For Now, Thai Travelers Cannot Enter Phuket, No Word About The Phuket COVID-19 Sandbox Plan

Starting Aug 3, 2021, travelers from other provinces will no longer be able to enter Phuket, and the fate of the Phuket Sandbox scheme is still uncertain.
Governor Narong Woonciew signed a provincial order imposing stiffer travel restrictions on Phuket on Thursday. Outsiders are prohibited from traveling to Phuket, with the exception of those transporting essential goods, students, and emergency medical services. Those exempt from vaccination are still required to show proof of vaccination and vaccination at the entry checkpoint.
The Director-General of the Department of Disease Control (DDC), Kajornsak Kaewjaras, said the department will continue to monitor the Covid-19 situation in Phuket for another two weeks to decide whether to keep the Phuket Sandbox scheme.
Bangkok, he said, has done a good job controlling Covid-19 transmissions in the province, because 30 of the 12,395 foreigners visiting the island province have been identified and quarantined.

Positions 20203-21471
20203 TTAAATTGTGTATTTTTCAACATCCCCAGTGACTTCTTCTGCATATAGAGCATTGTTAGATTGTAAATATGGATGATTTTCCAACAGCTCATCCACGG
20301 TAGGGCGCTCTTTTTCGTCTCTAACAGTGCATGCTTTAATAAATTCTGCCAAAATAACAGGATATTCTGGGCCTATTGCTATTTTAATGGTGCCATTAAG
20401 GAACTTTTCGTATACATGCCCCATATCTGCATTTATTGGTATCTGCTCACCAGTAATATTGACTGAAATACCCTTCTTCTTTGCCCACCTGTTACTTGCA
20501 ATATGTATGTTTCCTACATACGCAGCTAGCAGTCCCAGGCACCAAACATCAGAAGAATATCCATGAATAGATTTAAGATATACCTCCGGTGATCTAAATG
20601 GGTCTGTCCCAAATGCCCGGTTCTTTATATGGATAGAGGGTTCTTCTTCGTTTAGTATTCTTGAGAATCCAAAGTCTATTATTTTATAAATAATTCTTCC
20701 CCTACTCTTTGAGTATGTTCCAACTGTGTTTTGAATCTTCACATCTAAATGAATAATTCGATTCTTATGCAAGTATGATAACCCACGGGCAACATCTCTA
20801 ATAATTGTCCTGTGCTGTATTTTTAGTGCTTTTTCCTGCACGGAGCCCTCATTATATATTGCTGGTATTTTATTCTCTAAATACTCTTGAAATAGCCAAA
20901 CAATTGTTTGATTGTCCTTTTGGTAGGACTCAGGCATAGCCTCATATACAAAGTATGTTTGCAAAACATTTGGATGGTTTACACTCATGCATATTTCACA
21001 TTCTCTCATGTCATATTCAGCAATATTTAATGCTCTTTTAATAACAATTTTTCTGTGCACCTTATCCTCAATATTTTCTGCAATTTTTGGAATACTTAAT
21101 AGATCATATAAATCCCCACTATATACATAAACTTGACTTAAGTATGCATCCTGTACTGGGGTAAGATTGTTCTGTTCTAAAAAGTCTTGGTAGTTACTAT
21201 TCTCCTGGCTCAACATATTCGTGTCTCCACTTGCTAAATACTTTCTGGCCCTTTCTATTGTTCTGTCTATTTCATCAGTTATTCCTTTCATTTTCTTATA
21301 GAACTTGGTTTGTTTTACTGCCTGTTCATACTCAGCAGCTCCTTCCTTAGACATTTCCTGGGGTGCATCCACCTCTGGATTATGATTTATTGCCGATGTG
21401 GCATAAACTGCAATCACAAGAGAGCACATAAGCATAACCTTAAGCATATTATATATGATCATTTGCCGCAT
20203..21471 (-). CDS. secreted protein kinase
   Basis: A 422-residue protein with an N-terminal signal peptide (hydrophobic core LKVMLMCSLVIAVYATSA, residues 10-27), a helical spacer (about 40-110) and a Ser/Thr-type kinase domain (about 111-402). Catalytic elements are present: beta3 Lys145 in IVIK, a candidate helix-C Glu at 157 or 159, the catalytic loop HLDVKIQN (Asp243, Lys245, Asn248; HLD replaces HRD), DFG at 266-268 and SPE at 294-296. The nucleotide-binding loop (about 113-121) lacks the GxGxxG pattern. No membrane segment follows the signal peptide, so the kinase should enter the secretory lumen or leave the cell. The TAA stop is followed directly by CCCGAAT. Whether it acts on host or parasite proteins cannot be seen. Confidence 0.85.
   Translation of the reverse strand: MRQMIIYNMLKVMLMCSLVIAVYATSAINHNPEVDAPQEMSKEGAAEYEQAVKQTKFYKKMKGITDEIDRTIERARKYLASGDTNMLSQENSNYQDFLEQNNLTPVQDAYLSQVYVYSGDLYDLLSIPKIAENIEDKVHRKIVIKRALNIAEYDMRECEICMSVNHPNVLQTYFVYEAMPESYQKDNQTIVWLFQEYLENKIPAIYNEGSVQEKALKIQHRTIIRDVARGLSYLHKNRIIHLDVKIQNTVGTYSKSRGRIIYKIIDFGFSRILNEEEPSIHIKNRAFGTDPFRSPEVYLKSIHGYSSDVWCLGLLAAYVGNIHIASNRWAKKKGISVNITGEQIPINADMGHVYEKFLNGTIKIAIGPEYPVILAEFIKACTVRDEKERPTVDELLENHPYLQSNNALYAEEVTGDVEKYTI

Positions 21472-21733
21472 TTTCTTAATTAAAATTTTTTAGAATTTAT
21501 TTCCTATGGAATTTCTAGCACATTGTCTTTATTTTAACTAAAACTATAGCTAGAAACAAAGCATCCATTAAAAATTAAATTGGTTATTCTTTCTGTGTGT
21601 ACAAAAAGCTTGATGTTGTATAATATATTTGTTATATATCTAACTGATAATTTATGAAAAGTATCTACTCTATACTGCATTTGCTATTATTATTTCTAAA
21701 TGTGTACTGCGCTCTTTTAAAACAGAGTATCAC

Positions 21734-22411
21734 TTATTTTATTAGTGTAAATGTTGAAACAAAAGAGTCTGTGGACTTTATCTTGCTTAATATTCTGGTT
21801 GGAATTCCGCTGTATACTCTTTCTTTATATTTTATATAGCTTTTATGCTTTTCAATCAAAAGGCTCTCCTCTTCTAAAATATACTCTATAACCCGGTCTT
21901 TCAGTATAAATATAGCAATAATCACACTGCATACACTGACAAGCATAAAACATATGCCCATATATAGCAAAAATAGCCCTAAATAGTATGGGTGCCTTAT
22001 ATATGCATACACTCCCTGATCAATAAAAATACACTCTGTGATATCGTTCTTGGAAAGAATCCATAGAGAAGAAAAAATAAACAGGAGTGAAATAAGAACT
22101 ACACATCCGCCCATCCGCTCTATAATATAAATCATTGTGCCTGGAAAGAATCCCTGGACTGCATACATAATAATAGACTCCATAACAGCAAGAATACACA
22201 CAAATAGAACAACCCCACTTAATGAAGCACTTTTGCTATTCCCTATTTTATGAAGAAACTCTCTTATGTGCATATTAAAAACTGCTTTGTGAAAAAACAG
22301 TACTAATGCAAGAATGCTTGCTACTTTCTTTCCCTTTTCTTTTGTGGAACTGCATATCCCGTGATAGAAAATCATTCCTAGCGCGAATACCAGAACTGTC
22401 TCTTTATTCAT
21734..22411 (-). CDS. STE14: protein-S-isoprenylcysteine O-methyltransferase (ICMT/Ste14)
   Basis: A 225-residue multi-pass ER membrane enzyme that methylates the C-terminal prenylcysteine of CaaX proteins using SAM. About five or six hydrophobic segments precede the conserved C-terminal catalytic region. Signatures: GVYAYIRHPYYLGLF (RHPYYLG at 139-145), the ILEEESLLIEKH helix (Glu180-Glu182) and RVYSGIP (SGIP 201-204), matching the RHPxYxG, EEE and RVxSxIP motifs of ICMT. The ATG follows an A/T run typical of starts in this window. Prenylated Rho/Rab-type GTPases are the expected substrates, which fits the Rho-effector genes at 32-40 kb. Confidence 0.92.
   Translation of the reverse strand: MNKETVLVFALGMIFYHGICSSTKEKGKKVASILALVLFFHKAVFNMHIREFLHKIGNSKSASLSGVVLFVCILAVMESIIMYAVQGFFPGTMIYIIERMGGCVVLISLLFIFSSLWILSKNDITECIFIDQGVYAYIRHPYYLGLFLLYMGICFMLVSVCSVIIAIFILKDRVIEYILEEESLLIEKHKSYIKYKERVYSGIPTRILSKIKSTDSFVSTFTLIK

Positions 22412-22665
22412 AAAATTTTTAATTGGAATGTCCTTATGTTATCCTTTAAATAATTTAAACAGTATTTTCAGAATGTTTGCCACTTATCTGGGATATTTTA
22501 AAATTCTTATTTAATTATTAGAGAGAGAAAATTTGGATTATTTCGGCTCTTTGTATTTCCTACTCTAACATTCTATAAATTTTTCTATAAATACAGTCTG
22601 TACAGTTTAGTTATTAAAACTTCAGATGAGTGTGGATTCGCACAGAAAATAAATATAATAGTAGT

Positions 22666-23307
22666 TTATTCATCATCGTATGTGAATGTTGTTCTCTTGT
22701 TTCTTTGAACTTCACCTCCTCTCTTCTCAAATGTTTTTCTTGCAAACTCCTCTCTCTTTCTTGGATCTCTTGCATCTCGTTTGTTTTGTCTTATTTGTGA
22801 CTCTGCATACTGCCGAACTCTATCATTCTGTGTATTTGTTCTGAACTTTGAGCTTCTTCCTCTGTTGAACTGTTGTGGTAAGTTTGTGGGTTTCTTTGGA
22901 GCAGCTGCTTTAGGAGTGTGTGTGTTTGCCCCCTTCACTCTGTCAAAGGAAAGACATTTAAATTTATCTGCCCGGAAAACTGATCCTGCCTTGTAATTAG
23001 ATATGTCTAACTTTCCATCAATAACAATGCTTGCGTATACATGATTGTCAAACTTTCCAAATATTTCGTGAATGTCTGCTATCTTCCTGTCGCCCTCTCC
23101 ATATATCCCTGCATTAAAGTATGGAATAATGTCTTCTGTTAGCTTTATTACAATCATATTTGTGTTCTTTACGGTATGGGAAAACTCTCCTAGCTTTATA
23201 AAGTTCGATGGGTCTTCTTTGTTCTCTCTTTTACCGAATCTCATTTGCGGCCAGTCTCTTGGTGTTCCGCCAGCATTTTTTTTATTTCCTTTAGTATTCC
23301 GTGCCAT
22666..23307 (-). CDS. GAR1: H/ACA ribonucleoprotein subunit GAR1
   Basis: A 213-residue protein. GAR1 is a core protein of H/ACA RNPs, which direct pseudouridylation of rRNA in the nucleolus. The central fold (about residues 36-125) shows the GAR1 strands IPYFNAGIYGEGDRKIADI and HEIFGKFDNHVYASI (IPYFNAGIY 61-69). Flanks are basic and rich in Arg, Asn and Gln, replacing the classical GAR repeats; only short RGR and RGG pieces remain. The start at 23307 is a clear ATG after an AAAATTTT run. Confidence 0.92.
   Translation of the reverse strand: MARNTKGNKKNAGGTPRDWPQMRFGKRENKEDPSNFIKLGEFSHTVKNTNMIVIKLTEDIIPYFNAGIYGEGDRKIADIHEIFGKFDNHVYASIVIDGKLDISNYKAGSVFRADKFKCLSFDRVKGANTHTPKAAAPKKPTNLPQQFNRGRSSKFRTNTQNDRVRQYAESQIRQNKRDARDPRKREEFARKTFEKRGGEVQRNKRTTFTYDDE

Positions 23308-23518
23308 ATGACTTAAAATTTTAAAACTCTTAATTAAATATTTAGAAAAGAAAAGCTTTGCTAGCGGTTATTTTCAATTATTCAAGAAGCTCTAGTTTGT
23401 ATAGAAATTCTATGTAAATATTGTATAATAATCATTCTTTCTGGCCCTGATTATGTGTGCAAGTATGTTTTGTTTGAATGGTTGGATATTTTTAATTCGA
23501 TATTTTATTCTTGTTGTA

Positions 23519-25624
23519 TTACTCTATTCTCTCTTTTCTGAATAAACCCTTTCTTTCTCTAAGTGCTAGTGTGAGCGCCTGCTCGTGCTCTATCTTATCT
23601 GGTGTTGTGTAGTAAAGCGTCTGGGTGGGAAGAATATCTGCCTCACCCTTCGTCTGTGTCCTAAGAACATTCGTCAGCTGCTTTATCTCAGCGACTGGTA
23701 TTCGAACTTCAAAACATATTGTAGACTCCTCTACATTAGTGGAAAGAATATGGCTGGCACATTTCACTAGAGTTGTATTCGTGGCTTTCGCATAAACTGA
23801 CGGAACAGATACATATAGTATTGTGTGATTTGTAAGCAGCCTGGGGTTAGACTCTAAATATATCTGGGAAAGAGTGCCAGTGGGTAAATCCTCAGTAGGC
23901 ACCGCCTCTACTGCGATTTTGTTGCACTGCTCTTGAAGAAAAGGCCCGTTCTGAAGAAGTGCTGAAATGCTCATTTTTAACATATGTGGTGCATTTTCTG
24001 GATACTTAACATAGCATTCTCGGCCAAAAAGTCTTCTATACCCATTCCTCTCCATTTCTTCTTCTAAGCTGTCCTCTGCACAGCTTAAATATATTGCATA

The province has succeeded in tracking down all infected visitors and preventing transmission to communities in this regard, he said.
Local tourism-related businesses have also been compliant with containment measures, according to Dr. Kajornsak. Over the past week, 148 cases have been reported in Phuket, according to the DDC. All of them came from other provinces. There are Phuket residents who have worked in other at-risk provinces and returned to Phuket to receive medical treatment.
However, Dr. Kajornsak said those at high risk will be isolated at local quarantine facilities. “There are currently nine active infection clusters in Phuket, all of which have been quarantined,” he said.
The DDC will wait for two weeks to determine whether there are any serious cases that require ventilators or not, he said. Phuket’s healthcare system is currently at about 36% capacity and can still treat new patients, he said.
The Phuket Sandbox scheme can continue for now, as recent inspections by Mr. Narong found no infections at those camps. The bubble and seal approach is also being implemented in an additional 800 worker camps as a precaution without the need for testing, Dr. Kajornsak said.
“We need another two weeks to assess the situation and assess whether local quarantine facilities can handle any additional patients.”


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